When she wasn’t forthcoming I gently asked if she had found the café I had recommended and if she had enjoyed her meal. She mentioned that she had consumed a glass of wine over lunch. A single glass of wine had reduced her concentration and noticeably changed her energy field. This simple disclosure contained many possibilities including self-sabotage because each student had signed an agreement not to drink alcohol that weekend to ensure maximum mental clarity and psychic sensitivity.
Occasionally clients mention that they are noticing particular numbers everywhere. From the face of a clock or a house number to the digital readout on an answer machine or the printed numbers on a receipt, once they notice a particular number, they see it repeated regularly. It’s possible that these numbers had been appearing for weeks or months and that the difference lies in people noticing the repetition. If so, this is simply happenstance.
One coincidence I couldn’t write off occurred to me in 1984 in the local job centre. I was searching for part time work and noticed a job card (yes, a long time before websites and resumes as attachments) with the typed heading PALMIST WANTED: Experience necessary. It had been posted earlier that day and even the receptionist didn’t initially believe the card’s content.
I was the second person to apply for the position and we were both hired. I was offered the evening shift where I worked alongside a tarot reader. We worked ten hours a day six days a week and in the quiet periods he taught me the tarot while I taught him palmistry. Was it life’s way of telling me that it was time to expand my reading methods or did I simply make the most of an opportunity?
Marc grew up in the US but his mother was Australian. For most of his life Marc thought that his sense of humour was bizarre because often when he thought that something was funny, his friends looked at him strangely. As a teenager he visited his cousins in Melbourne and soon realised that they shared his humour. On later visits to Australia he noticed that his wit wasn’t simply a family sense of humour but an Australian one. Moving to Australia as an adult he felt at home despite his upbringing.
It can be a challenge to determine how much coincidence is an act of noticing and how much is the personal relevance of events to us. If an incident is particularly significant to us, we are more likely to notice when others are having similar experiences.
To demonstrate the importance of being aware of surroundings and of others, I ask students to notice five things about a volunteer client as she enters the room for a group reading. The volunteer is a stranger to everyone and as she arrives I explain that after she is seated, students will sit silently for five minutes, writing what they sense, see and feel. Then they will mentally follow her feet into her home and describe it verbally, room by room. When they client has departed, we discuss what they had written down in the five minutes of silence.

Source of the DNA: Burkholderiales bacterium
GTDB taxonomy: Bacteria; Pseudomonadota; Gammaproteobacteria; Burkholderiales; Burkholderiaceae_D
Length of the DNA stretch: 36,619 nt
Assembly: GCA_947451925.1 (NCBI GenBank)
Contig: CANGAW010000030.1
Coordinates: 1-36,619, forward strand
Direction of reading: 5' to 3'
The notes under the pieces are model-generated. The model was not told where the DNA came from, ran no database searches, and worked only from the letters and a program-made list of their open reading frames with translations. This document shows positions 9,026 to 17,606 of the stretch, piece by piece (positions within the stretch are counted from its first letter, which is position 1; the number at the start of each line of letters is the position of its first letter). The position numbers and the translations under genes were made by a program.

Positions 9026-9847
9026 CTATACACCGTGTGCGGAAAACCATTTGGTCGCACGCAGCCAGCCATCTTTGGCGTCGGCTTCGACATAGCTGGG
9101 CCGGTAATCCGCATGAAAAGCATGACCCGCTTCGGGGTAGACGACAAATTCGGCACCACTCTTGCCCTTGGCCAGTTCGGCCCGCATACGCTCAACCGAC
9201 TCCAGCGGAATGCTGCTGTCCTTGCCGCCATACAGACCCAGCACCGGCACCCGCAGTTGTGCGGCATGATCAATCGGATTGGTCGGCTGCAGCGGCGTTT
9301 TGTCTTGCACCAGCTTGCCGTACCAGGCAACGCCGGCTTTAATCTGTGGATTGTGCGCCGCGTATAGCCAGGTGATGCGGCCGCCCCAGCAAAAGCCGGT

Students might have noticed an engagement ring, a scar on one hand, the client’s discomfort at the length of her sleeves. One student might notice that she rotated her watch on her wrist twice, suggesting that she didn’t usually wear this watch or that she was concerned about not being late for another commitment that day. Another student might have noticed a particular repetitive blinking action the client made, suggesting that she was experiencing some discomfort with her contact lenses.
This training is to help students realise that they begin readings with the physical person before them and then progress out to the past and possible future events. Being aware of the client throughout the reading process also helps students to know when they are talking about a subject the client wants to know about and when the client is disinterested. It also enables students to know when they have answered a client’s question, so that they can move on to another issue.
As students practice this technique, they increase awareness of their own actions and outcomes, plus their own personal needs and desires. This improves the likelihood that they’ll meet these wants, resulting in a more balanced, centred reader for clients to consult. It may lead students to ask if it is a coincidence that the client before them is consulting them or if this is a part of a greater pattern. Increased awareness of self and others is vital when learning to develop personal intuition.
© 2013 Copyright Paul Fenton-Smith